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At this stage of my life, I find simplicity to be the spiritual practice I most long to do well. I often feel so busy that when I have a few moments to get things done, I am so paralyzed by the sheer length of my to-do list that I don’t manage to make a whole lot of headway on it.
Take today: the dishwasher is broken, the car needs an oil change, I’m co-leading a study at my church tonight—the chapter for which I have yet to read. I have spent the morning getting several things done, but I suspect they were not necessarily the things that most needed to be done. This weekend’s schedule is a complicated diagram of baseball and soccer games, some of which are in direct conflict.
It’s on days like this (and let’s face it—most of my days are like this!) that I most need to do what I call a priority shuffle.
That’s where I take my to-do list and try to look at it with God’s eyes rather than my own.
No matter how many times I do this I always find myself making some changes to what I thought were the number-one priorities for the day, or even the hour.
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Some of things I had felt were vital fall to the bottom. For example, I am reminded that my older son is only 7—not exactly at an age where we need to commit to a career in athletics—so his soccer schedule is secondary to the larger needs of the family. And the number of Twitter followers and Facebook likes I have is almost certainly not the big deal I sometimes think it is.
Even serving a home-cooked meal in which I have made clever and kid-friendly use of fruit and vegetables is less important than just sitting down to eat it together.
When I try to look at my to-do list through God’s eyes I see that so many of the things I had felt were so important were actually about how I would look to others—about looking like a good mom or, even better, an organized and stylish mom with a tidy and thoughtfully decorated home whose kids were engaged in all the activities they were supposed to be engaged in (or at least the ones that their neighbors and friends were engaged in).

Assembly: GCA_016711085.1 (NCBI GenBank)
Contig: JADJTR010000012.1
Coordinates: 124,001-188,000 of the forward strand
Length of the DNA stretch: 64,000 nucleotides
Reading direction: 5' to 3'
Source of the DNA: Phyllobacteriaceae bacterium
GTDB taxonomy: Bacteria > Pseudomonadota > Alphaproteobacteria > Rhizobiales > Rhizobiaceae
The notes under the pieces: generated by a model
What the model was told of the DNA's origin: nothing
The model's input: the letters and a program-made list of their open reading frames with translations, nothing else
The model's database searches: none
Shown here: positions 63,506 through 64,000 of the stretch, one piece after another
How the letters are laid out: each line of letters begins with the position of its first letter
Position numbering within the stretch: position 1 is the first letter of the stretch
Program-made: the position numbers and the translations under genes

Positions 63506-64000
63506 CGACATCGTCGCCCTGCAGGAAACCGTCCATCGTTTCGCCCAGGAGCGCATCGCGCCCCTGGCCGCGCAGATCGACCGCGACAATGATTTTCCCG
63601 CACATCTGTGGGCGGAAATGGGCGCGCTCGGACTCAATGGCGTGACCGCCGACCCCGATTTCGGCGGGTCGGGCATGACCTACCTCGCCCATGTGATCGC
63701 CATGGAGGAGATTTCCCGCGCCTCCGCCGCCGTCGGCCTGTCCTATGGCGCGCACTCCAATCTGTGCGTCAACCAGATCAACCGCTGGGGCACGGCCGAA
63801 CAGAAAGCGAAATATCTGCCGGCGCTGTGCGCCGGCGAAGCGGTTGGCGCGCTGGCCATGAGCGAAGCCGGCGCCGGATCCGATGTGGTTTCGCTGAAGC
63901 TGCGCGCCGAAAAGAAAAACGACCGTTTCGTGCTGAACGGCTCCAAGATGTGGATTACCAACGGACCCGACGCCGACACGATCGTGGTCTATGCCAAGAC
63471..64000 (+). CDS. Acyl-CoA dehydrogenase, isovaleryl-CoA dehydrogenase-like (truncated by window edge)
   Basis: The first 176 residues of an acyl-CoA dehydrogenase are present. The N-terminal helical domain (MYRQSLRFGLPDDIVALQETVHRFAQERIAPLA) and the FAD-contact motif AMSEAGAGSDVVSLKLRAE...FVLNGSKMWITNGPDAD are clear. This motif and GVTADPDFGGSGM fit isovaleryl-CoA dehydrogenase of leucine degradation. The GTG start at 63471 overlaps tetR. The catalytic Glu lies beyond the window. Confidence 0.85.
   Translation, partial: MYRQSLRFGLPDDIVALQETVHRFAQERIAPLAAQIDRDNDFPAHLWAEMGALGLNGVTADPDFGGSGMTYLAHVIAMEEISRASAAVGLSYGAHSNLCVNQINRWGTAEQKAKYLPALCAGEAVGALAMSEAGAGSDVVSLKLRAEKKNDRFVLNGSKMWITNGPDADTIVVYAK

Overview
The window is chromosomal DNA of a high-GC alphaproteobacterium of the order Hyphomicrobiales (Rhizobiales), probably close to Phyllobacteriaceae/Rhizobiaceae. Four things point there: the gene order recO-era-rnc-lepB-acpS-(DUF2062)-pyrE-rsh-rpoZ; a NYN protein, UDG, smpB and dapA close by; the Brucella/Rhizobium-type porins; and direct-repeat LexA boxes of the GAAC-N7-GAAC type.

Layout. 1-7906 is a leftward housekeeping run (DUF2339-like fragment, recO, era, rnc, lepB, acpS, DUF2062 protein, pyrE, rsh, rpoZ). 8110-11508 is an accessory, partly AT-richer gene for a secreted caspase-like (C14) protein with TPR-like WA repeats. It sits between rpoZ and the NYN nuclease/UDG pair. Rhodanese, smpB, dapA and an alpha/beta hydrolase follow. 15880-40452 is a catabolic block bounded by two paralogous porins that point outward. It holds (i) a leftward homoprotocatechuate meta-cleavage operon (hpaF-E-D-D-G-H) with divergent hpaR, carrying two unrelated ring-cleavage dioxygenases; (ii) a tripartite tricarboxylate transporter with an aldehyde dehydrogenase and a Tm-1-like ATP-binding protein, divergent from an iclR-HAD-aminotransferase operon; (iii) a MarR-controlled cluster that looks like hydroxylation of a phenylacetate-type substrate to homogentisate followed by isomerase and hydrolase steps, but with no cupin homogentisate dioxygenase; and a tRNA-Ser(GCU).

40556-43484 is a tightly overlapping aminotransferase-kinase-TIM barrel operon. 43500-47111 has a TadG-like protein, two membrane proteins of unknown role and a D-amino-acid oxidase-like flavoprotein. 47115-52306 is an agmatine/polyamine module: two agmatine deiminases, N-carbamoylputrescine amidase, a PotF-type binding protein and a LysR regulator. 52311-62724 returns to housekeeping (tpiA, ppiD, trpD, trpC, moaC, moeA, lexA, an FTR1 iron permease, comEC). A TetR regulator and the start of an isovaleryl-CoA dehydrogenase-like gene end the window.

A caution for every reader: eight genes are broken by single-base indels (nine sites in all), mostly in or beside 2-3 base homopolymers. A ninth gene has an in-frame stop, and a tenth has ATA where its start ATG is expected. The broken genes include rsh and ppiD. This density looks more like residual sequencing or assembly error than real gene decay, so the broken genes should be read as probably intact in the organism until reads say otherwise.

Along the way I often lose sight of what’s really important, so absorbed have I become in what people around me or the magazines or TV or radio have told me are priorities. Here are some of the things that rise to the top of my to-do list (many of which were sadly languishing at the bottom) after this exercise:
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- Taking time to write or talk to friends, especially those who are struggling
- Serving by making a meal or otherwise helping someone in my church or community in need
- Spending daily time with my boys, especially when it involves not doing much of anything
At the same time, I also realize that God often calls me to do less, to not commit to so many things that I’m always rushing somewhere. When I start feeling overwhelmed with the things I NEED to do, I’ve found the best response (as counter-intuitive as it seems) is to set down the smartphone or turn away from the laptop, to turn off the radio or TV or put away the book or magazine and just pay attention to what’s going on in my life. The real life, not the one I live online, which is really just my sort of life, cleaned up for general consumption.
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That’s what I’ve learned simplicity is about. Paying attention. It’s amazing how much other stuff becomes clear when I just begin with this.
I try to do this priority shuffle at least once a day. Some days I need to do it a lot more than that. And of course I need God’s help to keep me focused on the right things, but I’ve found that when I turn to God for help, I have yet to be turned away.
All I need to do is remember to ask.
Julia Roller is the author of Mom Seeks God, the story of her journey to reconnect with God through ten essential spiritual practices that she did her best to fit into the chaotic life of a mom with small children. She lives in San Diego with her husband, two sons, and miniature dachshund. For more information about Julia Roller, visit her online home at juliaroller.com, become a fan on Facebook(JuliaLRoller),or follow her on Twitter(@julialroller).